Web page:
I can't tell from the circuit board how the front pin is connected, but it might already be tied to ground with a terminating resistor or through the CMOS circuit. It has been bad design for decades to let terminals float as the results are usually unpredictable. With the old TTL digital chip design, pull-up and pull-down resistors were common as the output gates floated. With CMOS and later design, the circuits provided this feature internally. However, it's worth a try.

    I have not set up a voltage divider yet, but I suspect that the SB-600 requires more than 2.8V to wake it from its slumber. If that is the case, then there is no hope for the RF-602 in its current configuration. The acceptable (for me) work around is to disable the standby mode on the SB-600.
     
  14. Obsidian

    Obsidian

    87
    May 12, 2009
    Chicago
    Here's something no one has talked about yet which I feel debunks may Mike's voltage theory. I have two sets of RF-602s and while its true that a half press shutter on the camera does not wake the sb-600, a quick press of the transmitter will. Here's the kicker, the half press of the transmitter that is sitting in the hotshoe won't do it but if I half press a second transmitter it will. I've gotten into the habit of keeping the second transmitter in my pocket and if the SB-600s are asleep, I just press it quickly in my pocket and they wake up. Seems kinda silly but I don't see how that's any different than pressing test on the PWs to wake them up. Test it and see if it works for you.
     
  15. Mike66

    Mike66

    Aug 21, 2009
    Darmstadt, Germany
    Mike
    I have never been able to wake up a sleeping SB-600 regardless of which transmitter I use. The first time I tried, the transmitter was not mounted to the camera. Maybe your SB-600s are more sensitive, but this problem with the RF-602 is well documented on the various photography sites. Yours are keepers! :biggrin:
     
  16. aesop

    aesop

    305
    Oct 2, 2008
    CANADA
    When my SB600 goes into sleep mode the first trigger gets lost/wakes it?.. and the 2nd ones fires it fine. Nothing fully tested.. just what I've noticed.
     
  17. TXAvi8tor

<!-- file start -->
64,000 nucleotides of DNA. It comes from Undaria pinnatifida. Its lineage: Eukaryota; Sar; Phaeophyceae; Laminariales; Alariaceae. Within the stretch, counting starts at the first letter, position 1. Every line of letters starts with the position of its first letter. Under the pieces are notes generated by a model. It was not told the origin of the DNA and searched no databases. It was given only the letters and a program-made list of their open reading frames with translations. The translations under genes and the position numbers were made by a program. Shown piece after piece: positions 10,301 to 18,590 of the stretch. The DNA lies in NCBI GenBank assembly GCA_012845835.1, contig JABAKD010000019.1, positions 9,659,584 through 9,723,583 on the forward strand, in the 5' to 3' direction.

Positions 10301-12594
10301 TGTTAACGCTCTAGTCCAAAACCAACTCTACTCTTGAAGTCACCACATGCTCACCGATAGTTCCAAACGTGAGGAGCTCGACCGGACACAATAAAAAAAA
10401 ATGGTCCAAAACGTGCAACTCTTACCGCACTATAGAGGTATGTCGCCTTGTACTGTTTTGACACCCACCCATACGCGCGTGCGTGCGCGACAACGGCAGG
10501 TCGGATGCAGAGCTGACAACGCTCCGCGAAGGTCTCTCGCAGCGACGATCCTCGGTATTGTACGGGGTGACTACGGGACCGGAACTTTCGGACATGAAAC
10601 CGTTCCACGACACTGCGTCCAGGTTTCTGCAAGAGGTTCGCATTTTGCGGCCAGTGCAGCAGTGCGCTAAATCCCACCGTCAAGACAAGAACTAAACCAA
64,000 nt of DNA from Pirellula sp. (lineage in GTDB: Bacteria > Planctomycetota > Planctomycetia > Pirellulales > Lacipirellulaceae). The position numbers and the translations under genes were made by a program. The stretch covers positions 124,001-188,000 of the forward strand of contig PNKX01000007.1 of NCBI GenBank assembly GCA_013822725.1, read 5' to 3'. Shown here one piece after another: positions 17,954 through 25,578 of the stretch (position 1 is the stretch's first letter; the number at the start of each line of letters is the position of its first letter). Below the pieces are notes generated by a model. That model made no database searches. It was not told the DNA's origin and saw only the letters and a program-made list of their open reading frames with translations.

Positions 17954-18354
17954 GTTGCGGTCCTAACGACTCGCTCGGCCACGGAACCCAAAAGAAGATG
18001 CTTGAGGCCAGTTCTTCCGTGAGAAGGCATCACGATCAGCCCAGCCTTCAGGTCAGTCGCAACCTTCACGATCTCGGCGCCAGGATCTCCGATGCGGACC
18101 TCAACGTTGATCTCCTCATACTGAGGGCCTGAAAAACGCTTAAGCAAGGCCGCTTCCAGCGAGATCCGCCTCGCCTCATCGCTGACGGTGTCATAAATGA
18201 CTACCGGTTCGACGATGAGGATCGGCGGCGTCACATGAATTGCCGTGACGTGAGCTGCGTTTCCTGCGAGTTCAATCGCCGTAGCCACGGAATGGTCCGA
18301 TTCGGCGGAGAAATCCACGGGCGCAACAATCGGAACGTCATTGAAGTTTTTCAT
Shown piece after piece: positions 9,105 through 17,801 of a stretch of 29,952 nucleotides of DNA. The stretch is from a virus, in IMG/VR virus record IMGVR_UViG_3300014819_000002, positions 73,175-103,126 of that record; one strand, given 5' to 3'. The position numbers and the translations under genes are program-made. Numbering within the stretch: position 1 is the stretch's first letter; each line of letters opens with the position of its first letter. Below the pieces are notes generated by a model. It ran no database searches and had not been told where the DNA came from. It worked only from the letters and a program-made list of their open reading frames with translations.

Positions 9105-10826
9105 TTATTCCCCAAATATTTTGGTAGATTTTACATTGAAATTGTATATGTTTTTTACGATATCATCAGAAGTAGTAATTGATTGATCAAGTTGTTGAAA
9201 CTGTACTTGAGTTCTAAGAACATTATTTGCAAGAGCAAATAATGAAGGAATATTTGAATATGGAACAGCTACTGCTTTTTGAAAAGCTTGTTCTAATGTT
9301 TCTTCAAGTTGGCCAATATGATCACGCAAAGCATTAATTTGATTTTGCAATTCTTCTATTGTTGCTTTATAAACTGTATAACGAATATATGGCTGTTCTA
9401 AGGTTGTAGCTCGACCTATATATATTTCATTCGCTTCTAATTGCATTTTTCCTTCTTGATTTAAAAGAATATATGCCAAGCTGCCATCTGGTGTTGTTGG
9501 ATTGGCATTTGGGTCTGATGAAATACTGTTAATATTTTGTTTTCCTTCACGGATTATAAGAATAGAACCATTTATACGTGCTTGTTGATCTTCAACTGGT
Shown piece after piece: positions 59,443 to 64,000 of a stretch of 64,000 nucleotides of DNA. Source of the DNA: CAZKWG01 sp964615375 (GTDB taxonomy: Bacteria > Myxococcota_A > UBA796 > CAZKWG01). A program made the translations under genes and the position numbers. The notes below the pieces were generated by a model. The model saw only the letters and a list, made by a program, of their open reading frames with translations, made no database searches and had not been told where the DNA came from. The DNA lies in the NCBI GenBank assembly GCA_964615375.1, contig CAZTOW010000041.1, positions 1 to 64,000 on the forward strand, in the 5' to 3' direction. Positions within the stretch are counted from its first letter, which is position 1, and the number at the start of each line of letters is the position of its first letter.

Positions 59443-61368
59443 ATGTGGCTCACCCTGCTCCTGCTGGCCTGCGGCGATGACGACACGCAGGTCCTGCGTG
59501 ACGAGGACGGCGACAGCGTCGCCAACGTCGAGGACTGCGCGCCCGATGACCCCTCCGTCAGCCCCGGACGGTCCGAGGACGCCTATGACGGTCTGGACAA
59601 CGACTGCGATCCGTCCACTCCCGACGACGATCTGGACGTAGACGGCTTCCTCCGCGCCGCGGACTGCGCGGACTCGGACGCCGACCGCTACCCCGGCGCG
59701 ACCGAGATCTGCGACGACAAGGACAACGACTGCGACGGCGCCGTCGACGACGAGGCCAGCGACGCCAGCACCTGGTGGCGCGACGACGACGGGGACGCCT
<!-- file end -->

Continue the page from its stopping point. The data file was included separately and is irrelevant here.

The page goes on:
TXAvi8tor

    818
    Feb 6, 2009
    Texas!
    Or Yongnuo was thinking ahead. Not that the rear contacts will ever do anything in the 602's, but perhaps they have plans for the next generation, & it was simpler to mfr a single shoe design. They also could have found reverse engineering the AWS / CLS protocol more difficult than anticipated and released 602's without implementing it, even though their initial plans included it.
     
  18. That sounds very possible - hopefully the next step is wireless TTL .
     
  19. Mike66

    Mike66

    Aug 21, 2009
    Darmstadt, Germany
    Mike
    Here is what I found on the left rear contact of the speedlights. When active, each contact had a DC component with a negative going square wave pulse. When in standby, the contact was zero Volts.

    SB-900:
    3.75V DC with a negative pulse of 40mV. The pulse width is 8ms and the period is 130ms.

    SB-800:
    4.00V DC with a negative pulse of 100mV. The pulse width is 8ms and the period is 250ms.

    SB-600:
    4.00V DC with a negative pulse of 80mV. The pulse width is 60ms and the period is 260ms.

    The SB-800 had another interesting surprise on the front right contact, which neither of the other speedlights shared. When the speedlight was active, this contact had a positive going square wave pulse train of 2.5V. The pulse width is 2.5ms and the period is 250ms. When the SB-800 went into standby, the voltage on this contact was zero with no pulse train.